I fully understand, by the way, the dangerous implications of Richard being disabled and also horrifically evil. This play was written at a time when disabilities were considered “God’s curse”, and in that we get into a lot of uncomfortable and hurtful territory. I wouldn’t blame anyone for not being able to stomach it on that level. For my part, and apparently for the part of many who adapt the play, it’s a lot easier to see that what turned Richard was hearing that for his entire life. Being treated differently. In a way, it’s still a valid play that we can constantly turn back to in an imperfect world.


Benedict Cumberbatch in The Hollow Crown

Which brings me to the recent BBC adaptation of Richard III via The Hollow Crown, starring Benedict Cumberbatch as the lead role. He does play the character as someone who, being viewed as he was simply because of his appearance, has carried not only his disability but the pain others have heaped on him. It comes through beautifully, and I highly recommend this one as an adaptation to watch if you’re even halfway interested. His corruption by choice starts to become a whirlwind by the halfway point wherein Richard seems unhinged, losing his grip on reality, and the tragedy rings throughout it. They manage to balance Richard’s villainy with pathos and deepen the character substantially.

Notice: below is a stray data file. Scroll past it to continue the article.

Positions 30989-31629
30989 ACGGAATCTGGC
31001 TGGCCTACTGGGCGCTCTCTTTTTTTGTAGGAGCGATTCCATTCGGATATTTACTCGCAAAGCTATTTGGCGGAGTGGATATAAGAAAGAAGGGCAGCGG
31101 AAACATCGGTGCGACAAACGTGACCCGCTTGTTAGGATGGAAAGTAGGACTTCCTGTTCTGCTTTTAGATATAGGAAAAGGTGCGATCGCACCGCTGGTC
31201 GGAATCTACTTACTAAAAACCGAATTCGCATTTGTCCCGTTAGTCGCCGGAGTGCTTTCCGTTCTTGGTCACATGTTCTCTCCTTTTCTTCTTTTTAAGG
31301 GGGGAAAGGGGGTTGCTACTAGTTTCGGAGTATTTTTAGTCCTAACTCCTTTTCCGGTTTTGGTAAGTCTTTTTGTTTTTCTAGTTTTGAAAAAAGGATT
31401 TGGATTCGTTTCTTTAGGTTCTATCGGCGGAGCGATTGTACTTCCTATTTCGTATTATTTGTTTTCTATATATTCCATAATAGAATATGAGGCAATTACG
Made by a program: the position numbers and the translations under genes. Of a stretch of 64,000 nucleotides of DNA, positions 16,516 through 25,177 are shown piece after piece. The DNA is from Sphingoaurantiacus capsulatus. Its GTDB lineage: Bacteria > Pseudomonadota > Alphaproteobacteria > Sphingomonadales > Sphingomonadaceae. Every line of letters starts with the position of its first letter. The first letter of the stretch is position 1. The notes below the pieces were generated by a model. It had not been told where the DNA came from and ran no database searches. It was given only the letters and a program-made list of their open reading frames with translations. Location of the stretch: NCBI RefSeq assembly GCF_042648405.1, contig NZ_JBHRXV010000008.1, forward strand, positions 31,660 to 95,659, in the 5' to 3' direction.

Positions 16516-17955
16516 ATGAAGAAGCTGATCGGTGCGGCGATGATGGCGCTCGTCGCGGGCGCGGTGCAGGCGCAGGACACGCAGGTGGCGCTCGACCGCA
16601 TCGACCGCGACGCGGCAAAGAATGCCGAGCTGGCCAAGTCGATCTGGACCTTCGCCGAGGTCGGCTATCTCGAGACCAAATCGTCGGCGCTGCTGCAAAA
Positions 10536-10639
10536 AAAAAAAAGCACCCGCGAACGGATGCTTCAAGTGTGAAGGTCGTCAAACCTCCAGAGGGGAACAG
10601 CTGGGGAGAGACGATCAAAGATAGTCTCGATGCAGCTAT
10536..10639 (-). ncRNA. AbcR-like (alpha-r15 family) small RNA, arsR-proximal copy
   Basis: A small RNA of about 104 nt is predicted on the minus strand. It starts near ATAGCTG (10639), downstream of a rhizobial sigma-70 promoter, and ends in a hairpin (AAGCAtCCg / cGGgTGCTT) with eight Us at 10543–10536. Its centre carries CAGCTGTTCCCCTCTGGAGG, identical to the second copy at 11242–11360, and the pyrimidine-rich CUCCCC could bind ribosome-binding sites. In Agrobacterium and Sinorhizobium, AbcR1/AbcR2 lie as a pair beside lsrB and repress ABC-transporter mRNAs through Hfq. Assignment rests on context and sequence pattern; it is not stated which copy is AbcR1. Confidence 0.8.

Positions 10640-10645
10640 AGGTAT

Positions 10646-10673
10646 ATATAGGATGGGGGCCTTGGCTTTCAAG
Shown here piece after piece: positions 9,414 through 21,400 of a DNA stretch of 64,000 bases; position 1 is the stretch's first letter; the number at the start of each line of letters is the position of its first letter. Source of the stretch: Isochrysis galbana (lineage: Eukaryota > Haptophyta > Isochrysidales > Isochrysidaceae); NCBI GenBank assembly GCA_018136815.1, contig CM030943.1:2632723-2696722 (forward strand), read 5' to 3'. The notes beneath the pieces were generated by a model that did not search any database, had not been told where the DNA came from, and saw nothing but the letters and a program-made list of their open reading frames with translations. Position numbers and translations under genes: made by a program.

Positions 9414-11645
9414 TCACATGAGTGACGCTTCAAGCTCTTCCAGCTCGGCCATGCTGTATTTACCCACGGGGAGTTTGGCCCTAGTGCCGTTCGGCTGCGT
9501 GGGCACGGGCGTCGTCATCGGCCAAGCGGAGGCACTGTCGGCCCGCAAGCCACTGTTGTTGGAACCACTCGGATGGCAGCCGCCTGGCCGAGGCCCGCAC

But what about a version where he’s gleefully evil? Ian McKellan is your man here. The film adaptation he starred in is titled simply Richard III, but it stands out uniquely. It’s set in England in the 1930s and takes on a World War II aesthetic. With Richard as an obvious figure. I say obvious, but it’s not a bad thing really. Richard lacks a bit of nuance because of it, but Sir Ian looking us dead in the eye and smirking over his wicked deeds is too good. It raises the level of heavy-handedness to incredible heights. Another I recommend.


Ian McKellan in Richard III

I’m actually on a quest to watch more adaptations. I’d like to check out Laurence Olivier, of course. I’ve seen some clips, but I’d like to see the full film. Martin Freeman, Kevin Spacey… This play is so tempting for actors, and it attracts the very talented because of the opportunity to play Richard on so many levels, with both glee and regret. A clever, winking villain seems to be an actor’s playground.